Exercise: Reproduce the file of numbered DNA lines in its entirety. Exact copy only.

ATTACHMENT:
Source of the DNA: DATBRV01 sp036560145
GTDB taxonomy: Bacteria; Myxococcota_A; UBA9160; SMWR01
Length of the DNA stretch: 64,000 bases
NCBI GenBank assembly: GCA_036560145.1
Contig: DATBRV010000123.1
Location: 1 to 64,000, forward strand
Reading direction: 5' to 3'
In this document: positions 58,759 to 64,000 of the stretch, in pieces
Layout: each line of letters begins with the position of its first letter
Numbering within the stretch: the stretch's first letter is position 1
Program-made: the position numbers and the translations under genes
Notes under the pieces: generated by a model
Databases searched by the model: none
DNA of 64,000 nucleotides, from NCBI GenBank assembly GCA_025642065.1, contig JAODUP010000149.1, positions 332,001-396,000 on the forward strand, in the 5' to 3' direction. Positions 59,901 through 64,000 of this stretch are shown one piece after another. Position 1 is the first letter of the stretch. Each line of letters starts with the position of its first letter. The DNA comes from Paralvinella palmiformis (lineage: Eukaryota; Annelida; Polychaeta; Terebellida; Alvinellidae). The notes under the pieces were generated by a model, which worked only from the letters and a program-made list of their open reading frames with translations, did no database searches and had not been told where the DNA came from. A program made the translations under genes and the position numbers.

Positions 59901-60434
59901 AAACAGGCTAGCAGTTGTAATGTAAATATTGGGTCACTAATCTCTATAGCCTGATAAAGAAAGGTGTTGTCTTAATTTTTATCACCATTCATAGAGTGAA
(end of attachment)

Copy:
Source of the DNA: DATBRV01 sp036560145
GTDB taxonomy: Bacteria; Myxococcota_A; UBA9160; SMWR01
Length of the DNA stretch: 64,000 bases
NCBI GenBank assembly: GCA_036560145.1
Contig: DATBRV010000123.1
Location: 1 to 64,000, forward strand
Reading direction: 5' to 3'
In this document: positions 58,759 to 64,000 of the stretch, in pieces
Layout: each line of letters begins with the position of its first letter
Numbering within the stretch: the stretch's first letter is position 1
Program-made: the position numbers and the translations under genes
Notes under the pieces: generated by a model
Databases searched by the model: none
DNA of 64,000 nucleotides, from NCBI GenBank assembly GCA_025642065.1, contig JAODUP010000149.1, positions 332,001-396,000 on the forward strand, in the 5' to 3' direction. Positions 59,901 through 64,000 of this stretch are shown one piece after another. Position 1 is the first letter of the stretch. Each line of letters starts with the position of its first letter. The DNA comes from Paralvinella palmiformis (lineage: Eukaryota; Annelida; Polychaeta; Terebellida; Alvinellidae). The notes under the pieces were generated by a model, which worked only from the letters and a program-made list of their open reading frames with translations, did no database searches and had not been told where the DNA came from. A program made the translations under genes and the position numbers.

Positions 59901-60434
59901 AAACAGGCTAGCAGTTGTAATGTAAATATTGGGTCACTAATCTCTATAGCCTGATAAAGAAAGGTGTTGTCTTAATTTTTATCACCATTCATAGAGTGAA